The practice of coining common names has long been discouraged; de Candolle's Laws of Botanical Nomenclature, 1868, the non-binding recommendations that form the basis of the modern (now binding) International Code of Nomenclature for algae, fungi, and plants contains the following:
Art. 68. Every friend of science ought to be opposed to the introduction into a modern language of names of plants that are not already there, unless they are derived from a Latin botanical name that has undergone but a slight alteration. ... ought the fabrication of names termed vulgar names, totally different from Latin ones, to be proscribed. The public to whom they are addressed derive no advantage from them, because they are novelties. Lindley's work, The Vegetable Kingdom, would have been better relished in England had not the author introduced into it so many new English names, that are to be found in no dictionary, and that do not preclude the necessity of learning with what Latin names they are synonymous. A tolerable idea may be given of the danger of too great a multiplicity of vulgar names, by imagining what geography would be, or, for instance, the Post-office administration, supposing every town had a totally different name in every language.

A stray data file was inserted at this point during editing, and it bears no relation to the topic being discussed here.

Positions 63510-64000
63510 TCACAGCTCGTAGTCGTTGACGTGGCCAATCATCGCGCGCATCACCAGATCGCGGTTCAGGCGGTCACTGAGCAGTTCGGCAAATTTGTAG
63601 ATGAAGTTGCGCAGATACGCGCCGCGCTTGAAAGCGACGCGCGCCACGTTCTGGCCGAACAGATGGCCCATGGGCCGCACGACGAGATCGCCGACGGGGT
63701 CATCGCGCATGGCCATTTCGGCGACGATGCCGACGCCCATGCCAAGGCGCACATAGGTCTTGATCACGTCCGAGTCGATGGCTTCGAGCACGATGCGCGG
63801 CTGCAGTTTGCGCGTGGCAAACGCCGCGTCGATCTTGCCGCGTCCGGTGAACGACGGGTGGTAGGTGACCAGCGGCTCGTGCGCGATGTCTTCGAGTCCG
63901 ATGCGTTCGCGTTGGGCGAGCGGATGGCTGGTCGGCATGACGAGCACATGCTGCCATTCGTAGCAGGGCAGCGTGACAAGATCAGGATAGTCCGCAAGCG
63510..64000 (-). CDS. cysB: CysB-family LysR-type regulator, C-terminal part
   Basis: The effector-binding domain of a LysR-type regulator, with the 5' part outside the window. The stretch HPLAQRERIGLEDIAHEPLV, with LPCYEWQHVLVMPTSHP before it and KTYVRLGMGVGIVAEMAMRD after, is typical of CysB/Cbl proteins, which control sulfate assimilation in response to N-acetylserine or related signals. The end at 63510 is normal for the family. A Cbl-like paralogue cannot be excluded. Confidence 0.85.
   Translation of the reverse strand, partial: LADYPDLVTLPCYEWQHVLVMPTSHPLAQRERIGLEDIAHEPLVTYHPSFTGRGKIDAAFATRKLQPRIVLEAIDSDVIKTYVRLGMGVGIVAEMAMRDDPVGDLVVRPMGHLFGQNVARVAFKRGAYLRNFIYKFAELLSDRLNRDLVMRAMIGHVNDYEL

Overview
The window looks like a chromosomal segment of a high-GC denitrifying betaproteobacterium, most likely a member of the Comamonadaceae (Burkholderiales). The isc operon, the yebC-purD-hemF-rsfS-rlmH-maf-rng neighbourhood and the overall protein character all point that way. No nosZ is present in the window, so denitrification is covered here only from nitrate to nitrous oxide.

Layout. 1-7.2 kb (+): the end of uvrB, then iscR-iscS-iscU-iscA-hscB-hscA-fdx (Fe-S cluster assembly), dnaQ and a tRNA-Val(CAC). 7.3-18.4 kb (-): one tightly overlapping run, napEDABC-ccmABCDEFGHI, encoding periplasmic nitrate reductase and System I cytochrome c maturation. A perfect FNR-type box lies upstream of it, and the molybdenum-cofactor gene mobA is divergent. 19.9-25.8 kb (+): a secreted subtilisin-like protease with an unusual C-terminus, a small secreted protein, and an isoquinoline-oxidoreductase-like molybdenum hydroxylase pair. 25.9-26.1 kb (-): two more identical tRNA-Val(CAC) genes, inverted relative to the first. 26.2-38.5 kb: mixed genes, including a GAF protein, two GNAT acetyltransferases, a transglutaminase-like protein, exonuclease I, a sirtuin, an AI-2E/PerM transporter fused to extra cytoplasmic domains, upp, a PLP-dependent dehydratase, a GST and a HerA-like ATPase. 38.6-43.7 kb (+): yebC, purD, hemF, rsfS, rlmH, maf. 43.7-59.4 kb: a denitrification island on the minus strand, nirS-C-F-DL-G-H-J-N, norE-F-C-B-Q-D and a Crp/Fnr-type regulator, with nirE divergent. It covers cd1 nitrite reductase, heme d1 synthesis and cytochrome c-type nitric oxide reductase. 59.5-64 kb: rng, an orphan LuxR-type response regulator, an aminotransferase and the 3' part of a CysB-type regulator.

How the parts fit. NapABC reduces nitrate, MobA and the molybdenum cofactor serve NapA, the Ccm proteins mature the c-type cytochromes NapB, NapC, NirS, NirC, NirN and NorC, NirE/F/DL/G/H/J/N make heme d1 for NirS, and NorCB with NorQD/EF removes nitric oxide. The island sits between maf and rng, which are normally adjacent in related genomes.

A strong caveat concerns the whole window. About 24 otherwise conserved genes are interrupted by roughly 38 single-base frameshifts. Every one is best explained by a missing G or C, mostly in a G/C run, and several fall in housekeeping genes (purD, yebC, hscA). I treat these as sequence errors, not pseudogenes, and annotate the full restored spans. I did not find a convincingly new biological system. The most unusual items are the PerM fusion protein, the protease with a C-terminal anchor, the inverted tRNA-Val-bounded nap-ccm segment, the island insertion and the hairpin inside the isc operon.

Various bodies, and the authors of many technical and semi-technical books, do not simply adapt existing common names for various organisms; they try to coin (and put into common use) comprehensive, useful, authoritative, and standardised lists of new names. The purpose typically is: